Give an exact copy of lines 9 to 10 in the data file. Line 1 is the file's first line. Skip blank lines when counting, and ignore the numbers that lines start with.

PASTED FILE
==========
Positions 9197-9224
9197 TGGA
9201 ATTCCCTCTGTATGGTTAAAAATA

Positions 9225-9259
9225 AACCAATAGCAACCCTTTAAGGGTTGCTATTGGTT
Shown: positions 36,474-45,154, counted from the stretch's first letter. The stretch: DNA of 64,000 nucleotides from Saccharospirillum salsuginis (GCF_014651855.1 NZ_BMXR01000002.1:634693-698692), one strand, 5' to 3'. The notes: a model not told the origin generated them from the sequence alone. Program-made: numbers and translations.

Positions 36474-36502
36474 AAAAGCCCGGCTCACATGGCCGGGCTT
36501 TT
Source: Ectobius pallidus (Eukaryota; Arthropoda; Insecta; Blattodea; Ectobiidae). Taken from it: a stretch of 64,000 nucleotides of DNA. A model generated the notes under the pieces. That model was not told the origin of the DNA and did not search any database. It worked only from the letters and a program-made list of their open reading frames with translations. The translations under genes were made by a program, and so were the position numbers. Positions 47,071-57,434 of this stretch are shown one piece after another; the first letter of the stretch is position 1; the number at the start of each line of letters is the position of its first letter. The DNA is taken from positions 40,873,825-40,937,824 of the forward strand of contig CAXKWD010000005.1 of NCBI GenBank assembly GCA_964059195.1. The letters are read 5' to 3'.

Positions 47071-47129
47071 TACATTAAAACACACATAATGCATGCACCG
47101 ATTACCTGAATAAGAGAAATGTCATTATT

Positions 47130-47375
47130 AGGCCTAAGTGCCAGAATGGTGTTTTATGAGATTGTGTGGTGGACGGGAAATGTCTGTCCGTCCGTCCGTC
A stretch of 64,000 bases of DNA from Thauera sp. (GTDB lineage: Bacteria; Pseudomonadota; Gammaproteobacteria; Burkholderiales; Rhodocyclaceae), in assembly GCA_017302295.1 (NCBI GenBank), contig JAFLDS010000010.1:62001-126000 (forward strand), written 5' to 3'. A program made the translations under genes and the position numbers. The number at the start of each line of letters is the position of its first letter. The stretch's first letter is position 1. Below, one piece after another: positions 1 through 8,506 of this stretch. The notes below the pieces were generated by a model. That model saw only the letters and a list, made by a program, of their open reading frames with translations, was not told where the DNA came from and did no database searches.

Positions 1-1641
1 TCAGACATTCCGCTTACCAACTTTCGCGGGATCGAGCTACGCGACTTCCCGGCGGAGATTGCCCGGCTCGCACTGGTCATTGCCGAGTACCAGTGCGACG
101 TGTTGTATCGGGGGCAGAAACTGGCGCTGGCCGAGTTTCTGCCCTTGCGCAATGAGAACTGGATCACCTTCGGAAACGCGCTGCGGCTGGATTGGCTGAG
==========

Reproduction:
36501 TT
Source: Ectobius pallidus (Eukaryota; Arthropoda; Insecta; Blattodea; Ectobiidae). Taken from it: a stretch of 64,000 nucleotides of DNA. A model generated the notes under the pieces. That model was not told the origin of the DNA and did not search any database. It worked only from the letters and a program-made list of their open reading frames with translations. The translations under genes were made by a program, and so were the position numbers. Positions 47,071-57,434 of this stretch are shown one piece after another; the first letter of the stretch is position 1; the number at the start of each line of letters is the position of its first letter. The DNA is taken from positions 40,873,825-40,937,824 of the forward strand of contig CAXKWD010000005.1 of NCBI GenBank assembly GCA_964059195.1. The letters are read 5' to 3'.